First-year UBC student Ava Katz has spent the past several weeks balancing the books and final exams with trying to help those most vulnerable in Vancouver.
While running errands for her family, including her mother with a heart condition and her 91-year-old grandmother, Katz realized that there were likely others out there with compromised immune systems that don’t have people to go out for them.
In March, she decided to utilize social media to create a Facebook post that offered her services to those in need. Within a matter of hours, she’d received hundreds of texts and calls.
“I really didn’t expect to be acknowledged for helping people, it’s what I felt I needed to do,” Katz told Daily Hive. “It’s what I hoped other people around me would do.”
Even though she was completing her first year of Kinesiology at the University of British Columbia, Katz spent her study breaks shuttling to and from supermarkets all over Vancouver, taking necessary safety precautions by wearing two masks, gloves, and sanitizing all items with Lysol wipes before dropping them off.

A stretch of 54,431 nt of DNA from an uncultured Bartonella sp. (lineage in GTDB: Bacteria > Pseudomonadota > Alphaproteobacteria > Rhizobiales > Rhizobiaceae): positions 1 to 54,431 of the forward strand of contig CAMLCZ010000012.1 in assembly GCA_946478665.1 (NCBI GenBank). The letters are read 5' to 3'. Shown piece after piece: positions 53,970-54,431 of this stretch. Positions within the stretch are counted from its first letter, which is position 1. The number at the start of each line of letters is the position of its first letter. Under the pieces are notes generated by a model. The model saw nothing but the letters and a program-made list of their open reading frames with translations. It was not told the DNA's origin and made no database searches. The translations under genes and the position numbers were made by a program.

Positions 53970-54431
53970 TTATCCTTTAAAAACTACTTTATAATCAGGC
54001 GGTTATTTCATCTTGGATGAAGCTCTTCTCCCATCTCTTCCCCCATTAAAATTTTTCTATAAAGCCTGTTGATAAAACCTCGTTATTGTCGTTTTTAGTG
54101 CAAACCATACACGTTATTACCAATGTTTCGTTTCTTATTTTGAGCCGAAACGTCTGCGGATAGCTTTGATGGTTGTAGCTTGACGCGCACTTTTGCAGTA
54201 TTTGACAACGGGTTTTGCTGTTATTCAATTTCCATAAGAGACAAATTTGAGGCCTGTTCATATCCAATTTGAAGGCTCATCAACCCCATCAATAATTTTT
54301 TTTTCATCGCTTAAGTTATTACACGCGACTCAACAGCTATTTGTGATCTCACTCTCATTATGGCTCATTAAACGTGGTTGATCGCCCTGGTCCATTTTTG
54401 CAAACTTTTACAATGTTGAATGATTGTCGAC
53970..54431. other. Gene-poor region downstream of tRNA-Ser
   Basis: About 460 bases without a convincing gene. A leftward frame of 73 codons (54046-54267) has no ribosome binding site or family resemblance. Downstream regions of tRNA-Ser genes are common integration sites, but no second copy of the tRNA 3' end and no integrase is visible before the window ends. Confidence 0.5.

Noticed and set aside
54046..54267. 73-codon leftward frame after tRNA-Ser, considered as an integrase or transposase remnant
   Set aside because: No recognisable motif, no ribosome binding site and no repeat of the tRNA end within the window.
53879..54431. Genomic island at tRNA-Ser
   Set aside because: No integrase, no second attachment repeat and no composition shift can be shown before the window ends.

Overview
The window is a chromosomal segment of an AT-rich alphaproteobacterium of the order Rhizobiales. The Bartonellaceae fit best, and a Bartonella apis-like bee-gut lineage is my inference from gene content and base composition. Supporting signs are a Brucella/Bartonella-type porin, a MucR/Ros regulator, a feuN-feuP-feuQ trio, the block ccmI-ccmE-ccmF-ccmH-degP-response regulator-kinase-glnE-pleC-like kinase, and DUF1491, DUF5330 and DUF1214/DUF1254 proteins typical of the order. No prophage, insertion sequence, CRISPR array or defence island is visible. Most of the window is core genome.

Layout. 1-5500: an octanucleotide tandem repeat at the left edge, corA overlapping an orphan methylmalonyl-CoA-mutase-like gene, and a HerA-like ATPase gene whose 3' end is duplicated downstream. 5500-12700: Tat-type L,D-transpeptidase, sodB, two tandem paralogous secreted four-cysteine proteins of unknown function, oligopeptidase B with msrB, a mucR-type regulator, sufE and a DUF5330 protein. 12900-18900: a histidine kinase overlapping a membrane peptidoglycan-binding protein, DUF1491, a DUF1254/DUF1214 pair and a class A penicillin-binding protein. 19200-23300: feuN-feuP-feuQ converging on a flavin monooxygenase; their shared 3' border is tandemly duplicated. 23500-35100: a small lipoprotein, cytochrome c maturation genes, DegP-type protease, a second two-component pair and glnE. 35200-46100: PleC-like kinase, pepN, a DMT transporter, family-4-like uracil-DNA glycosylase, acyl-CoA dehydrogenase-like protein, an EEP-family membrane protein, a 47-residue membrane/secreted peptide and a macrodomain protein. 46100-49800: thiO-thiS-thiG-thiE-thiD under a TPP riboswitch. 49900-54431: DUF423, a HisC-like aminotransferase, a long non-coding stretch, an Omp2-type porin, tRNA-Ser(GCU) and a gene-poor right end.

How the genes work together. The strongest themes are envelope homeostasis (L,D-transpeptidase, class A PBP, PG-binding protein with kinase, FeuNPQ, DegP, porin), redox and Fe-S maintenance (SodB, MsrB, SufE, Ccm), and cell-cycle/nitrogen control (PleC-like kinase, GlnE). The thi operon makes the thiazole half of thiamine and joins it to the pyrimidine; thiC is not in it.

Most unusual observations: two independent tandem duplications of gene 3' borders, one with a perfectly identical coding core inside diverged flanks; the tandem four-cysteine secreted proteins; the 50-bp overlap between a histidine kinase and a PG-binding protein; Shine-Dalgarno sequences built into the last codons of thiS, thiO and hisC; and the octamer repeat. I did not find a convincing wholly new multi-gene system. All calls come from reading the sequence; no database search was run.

When asked if she was concerned about bringing the virus home, Katz had no hesitation with replying that “to me, me contracting the virus over someone who has compromised health or an elderly person, I would much rather fight it myself than God forbid see someone face a life-threatening scenario die over it.”
She also mentioned how she’d received a message from an elderly woman living alone who’d been surviving off canned soup from her pantry. It’s stories like these that drive Katz to continue to help others, even though she may be risking her own life for it.
“We don’t have to wait for organizations to start doing what we as individuals can do… reach out in any way you can, you can definitely help those around you.”
Katz grew up living with her grandparents for a period of time and would join her grandfather, a doctor, as he’d visit nursing homes. It was through these visits that she gained an appreciation for helping others and knew that she wanted to enter the medical field when she was older.
“[Following my grandfather] kind of sparked my interest in helping people and my interest in medicine, so as soon as I learned about kinesiology and anatomy and all that, it was immediate– that is what I want to do with the rest of my life.”
Right now, Katz’s plans are to continue helping others while she completes her undergrad, and is hoping to eventually enter medical school to become a surgeon.
“I actually want to do surgery, although I’m not sure what type. I’ve never questioned [that I want to be a surgeon], it’s always something I’m so sure of. Helping people is just something ingrained in me because I grew up with such a caring person by my side who would do anything and everything to help others.”